In his recent article, “ISIS’s Call of Duty,” Jay Caspian Kang describes similarities between ISIS recruitment films and first-person-shooter games – similarities that are likely intentional (The New Yorker, September 18, 2014). Kang’s article is one of many that play into a larger debate about the role of violent videogames and other violent media in our culture.
Dear Editor: Friends want to know what to do about violence in Central America. I have lived in Honduras long enough to make some recommendations. Friends can ask the President and Congress to close the School of the Americas, to support House bill HR2989, to stop foreign “aid” that contributes to violence, and to support foreign aid that is positive.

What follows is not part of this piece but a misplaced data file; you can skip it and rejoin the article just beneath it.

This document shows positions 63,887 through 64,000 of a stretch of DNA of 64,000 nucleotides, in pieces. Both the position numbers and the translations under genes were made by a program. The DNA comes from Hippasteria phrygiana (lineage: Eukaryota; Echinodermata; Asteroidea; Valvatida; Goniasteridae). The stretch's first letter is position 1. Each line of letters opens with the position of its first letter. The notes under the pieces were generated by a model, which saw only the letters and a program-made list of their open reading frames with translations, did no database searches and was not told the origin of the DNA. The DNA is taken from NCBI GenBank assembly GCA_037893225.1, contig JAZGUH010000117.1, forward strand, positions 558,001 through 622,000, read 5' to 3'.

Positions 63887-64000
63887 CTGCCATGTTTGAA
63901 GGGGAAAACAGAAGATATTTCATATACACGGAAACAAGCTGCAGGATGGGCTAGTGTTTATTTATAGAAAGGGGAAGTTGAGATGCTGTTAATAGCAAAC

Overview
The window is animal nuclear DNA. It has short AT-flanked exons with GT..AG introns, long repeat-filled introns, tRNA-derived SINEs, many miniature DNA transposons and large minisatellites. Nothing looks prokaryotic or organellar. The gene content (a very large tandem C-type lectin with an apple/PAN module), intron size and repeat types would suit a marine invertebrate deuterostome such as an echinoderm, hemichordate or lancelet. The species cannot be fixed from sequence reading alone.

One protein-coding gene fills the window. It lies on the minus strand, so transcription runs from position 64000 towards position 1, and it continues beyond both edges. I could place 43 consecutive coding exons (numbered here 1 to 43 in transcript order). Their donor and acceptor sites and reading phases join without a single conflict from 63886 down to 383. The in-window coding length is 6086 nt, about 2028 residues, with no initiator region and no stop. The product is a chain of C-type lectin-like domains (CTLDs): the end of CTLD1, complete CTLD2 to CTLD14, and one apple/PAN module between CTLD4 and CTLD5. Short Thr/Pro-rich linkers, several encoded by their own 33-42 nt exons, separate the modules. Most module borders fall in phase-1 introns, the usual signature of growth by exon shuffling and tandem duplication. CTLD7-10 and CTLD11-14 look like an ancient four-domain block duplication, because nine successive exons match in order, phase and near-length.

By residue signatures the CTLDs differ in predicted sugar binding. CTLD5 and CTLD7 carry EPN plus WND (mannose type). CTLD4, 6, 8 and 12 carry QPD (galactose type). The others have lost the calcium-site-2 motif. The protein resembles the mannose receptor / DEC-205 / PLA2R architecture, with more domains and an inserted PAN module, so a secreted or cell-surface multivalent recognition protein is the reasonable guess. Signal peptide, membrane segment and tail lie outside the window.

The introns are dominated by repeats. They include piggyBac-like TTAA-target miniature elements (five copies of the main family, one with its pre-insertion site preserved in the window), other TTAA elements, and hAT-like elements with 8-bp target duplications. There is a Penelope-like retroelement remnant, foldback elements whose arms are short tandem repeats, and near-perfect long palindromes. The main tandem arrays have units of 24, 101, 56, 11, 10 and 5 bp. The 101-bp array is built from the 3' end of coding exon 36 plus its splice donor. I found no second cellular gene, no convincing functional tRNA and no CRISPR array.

The boys of my neighborhood dreamed of escaping middle Texas. We wanted to see some exotic land, such as Kansas or the Sooner State. Simple rules seeped by osmosis into our unformed brains. At our most eloquent, we said, “Fair is fair.” We played vicious games: no television, few radios, no soccer, no Little League.
Leah Bolger is a former National Board President of Veterans For Peace and continues to serve on the VFP board. She is currently touring the U.S. to promote the work of VFP’s “Drones, Robots, and Future Weapons Working Group.” Leah has worked with Quakers on many common causes over the years, and she spoke with Western Friend by phone on January 25, 2013.